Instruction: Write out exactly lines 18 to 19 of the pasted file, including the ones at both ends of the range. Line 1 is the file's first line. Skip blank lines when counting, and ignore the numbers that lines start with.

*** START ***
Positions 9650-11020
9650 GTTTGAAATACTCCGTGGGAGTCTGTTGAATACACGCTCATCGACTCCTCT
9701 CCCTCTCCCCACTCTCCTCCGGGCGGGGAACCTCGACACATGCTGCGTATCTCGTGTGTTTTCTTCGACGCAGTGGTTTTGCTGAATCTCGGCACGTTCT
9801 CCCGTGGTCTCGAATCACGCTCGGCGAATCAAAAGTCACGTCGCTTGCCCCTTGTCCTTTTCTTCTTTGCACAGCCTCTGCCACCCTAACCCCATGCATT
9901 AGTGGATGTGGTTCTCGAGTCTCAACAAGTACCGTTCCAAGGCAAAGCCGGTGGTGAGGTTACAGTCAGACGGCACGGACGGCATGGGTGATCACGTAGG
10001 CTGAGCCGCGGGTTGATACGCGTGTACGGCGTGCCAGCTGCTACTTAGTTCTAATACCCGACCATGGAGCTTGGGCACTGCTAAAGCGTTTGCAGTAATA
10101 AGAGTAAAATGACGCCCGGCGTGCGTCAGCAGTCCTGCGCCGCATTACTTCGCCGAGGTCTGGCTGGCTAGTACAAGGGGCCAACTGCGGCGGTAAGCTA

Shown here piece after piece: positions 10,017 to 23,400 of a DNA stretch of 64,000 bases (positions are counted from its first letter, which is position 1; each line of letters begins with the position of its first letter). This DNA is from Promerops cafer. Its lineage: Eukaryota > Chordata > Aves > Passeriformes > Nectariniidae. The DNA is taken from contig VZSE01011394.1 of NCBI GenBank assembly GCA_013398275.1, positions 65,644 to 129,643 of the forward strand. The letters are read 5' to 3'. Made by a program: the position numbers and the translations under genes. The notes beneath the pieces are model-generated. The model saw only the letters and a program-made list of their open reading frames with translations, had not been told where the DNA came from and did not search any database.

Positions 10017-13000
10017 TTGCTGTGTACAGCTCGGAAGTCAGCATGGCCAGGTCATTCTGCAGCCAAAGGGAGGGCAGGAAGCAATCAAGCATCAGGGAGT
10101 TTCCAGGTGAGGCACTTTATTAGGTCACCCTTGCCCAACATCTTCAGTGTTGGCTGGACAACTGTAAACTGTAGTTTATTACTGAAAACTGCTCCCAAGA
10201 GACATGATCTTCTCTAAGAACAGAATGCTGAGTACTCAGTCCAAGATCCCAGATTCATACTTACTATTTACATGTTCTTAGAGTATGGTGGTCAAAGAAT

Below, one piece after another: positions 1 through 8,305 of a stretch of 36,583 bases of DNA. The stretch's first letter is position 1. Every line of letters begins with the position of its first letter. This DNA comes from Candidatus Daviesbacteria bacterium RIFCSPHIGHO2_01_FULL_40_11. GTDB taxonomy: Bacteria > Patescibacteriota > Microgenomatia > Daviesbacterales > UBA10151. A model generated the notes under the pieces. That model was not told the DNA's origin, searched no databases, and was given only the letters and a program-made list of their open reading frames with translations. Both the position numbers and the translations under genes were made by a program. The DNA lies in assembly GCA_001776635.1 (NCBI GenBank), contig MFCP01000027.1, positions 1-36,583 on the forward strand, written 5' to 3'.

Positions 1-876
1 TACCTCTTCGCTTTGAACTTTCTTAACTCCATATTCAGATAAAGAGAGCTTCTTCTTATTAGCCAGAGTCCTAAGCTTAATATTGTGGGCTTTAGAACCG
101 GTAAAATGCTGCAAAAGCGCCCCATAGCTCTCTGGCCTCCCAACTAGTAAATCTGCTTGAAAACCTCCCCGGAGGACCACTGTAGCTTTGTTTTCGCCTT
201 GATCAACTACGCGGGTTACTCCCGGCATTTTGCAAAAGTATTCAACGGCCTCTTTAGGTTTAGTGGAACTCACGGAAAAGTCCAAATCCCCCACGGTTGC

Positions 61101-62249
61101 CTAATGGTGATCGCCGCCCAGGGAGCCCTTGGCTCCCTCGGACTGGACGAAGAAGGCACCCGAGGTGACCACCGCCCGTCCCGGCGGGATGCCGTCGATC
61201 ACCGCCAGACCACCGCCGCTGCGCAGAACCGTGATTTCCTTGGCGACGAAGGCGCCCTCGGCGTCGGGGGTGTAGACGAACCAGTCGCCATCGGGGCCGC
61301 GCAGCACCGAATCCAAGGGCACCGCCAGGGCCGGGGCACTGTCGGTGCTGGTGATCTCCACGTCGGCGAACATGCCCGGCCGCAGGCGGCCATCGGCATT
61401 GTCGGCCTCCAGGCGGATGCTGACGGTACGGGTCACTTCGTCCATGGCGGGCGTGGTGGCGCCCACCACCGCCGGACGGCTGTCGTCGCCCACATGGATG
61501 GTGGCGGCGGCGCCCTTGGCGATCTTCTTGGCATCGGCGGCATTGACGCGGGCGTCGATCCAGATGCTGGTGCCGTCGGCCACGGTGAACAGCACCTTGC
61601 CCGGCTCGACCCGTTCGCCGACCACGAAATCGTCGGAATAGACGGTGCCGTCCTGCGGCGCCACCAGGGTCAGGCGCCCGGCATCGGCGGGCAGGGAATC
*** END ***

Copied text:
Positions 61101-62249
61101 CTAATGGTGATCGCCGCCCAGGGAGCCCTTGGCTCCCTCGGACTGGACGAAGAAGGCACCCGAGGTGACCACCGCCCGTCCCGGCGGGATGCCGTCGATC